“And every day new Authors doe appeare…”: Labelling the Author in the Front Matter of Thomas Beedome’s Poems Divine, and Humane (1641)
- Sarah Herbe (University of Salzburg)
In 1641, Thomas Beedome’s first and only book, Poems Divine, and Humane, was published posthumously. Considering this volume of poetry in the context of a proliferation of poetry publishing in mid-seventeenth century England and accepting the idea that early modern paratexts provided an ideal site for the renegotiation and manifestation of authorship, I argue that throughout the front matter of Beedome’s book, the largest part of which is taken up by commendatory poetry, a concept of the author, not only as singular creator, but also as proprietor of his work, is created. This essay shows how the writers of the commendatory verses try to single out Beedome by almost obsessively labelling him as a worthy author, comparing him favourably with classical and contemporary poets, and affirming the proprietary relationship between Beedome and his poems.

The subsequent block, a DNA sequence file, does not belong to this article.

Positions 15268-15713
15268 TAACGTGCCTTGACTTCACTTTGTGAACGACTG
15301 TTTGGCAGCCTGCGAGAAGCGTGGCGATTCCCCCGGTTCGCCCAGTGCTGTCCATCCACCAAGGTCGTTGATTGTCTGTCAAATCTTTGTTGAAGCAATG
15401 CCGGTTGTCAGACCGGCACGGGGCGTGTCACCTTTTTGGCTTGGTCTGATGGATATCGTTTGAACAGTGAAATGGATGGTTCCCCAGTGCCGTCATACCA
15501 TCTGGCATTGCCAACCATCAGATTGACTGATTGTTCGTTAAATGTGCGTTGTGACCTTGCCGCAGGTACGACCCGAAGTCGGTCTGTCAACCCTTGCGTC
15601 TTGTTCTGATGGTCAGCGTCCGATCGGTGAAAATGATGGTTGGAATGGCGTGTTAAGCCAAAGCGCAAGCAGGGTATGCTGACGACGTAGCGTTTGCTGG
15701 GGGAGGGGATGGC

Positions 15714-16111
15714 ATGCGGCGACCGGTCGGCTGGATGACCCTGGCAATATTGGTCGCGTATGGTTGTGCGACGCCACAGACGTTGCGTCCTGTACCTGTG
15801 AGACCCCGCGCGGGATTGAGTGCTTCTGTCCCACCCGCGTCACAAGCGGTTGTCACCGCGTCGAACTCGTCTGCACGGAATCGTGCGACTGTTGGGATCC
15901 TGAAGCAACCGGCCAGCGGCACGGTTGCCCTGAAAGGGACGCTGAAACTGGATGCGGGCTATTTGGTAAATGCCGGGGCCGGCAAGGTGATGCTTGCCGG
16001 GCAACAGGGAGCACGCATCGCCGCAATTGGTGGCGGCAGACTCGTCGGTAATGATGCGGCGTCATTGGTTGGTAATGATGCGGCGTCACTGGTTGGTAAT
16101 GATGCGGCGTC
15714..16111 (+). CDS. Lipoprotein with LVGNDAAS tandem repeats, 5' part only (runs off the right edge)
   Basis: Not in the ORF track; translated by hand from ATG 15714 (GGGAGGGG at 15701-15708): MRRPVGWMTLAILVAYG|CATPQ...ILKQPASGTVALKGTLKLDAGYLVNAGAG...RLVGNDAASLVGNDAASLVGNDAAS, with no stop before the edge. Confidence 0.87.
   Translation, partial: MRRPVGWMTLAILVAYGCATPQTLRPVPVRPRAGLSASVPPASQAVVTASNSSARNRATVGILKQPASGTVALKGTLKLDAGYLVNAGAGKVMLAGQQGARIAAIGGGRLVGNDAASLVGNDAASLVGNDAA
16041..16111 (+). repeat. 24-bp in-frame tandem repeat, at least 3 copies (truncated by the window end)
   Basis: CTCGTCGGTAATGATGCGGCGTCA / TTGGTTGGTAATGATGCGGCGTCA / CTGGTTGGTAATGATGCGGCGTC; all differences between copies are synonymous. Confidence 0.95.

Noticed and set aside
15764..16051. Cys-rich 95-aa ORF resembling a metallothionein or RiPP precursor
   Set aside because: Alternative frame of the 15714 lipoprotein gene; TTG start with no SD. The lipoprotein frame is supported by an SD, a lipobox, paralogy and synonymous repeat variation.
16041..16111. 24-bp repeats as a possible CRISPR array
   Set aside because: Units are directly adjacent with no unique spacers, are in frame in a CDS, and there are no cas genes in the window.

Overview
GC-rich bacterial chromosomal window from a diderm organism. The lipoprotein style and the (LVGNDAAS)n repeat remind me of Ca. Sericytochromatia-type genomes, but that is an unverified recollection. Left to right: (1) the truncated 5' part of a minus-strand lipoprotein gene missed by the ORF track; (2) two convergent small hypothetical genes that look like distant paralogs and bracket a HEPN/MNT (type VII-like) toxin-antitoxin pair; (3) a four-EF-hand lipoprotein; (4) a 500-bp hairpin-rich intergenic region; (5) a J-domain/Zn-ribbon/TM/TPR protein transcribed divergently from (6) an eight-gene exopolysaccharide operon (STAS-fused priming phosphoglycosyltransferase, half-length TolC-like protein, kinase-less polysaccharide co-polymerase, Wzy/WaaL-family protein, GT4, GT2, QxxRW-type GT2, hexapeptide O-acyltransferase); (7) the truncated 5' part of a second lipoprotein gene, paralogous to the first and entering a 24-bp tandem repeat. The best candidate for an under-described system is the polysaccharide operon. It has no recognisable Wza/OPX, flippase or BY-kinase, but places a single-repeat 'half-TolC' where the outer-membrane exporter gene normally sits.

Keywords: Thomas Beedome, miscellanies, paratexts, encomia, early modern literature, poetry, Sarah Herbe
How to Cite:
Herbe, S., (2014) ““And every day new Authors doe appeare…”: Labelling the Author in the Front Matter of Thomas Beedome’s Poems Divine, and Humane (1641)”, Authorship 3(1). doi: https://doi.org/10.21825/aj.v3i1.1069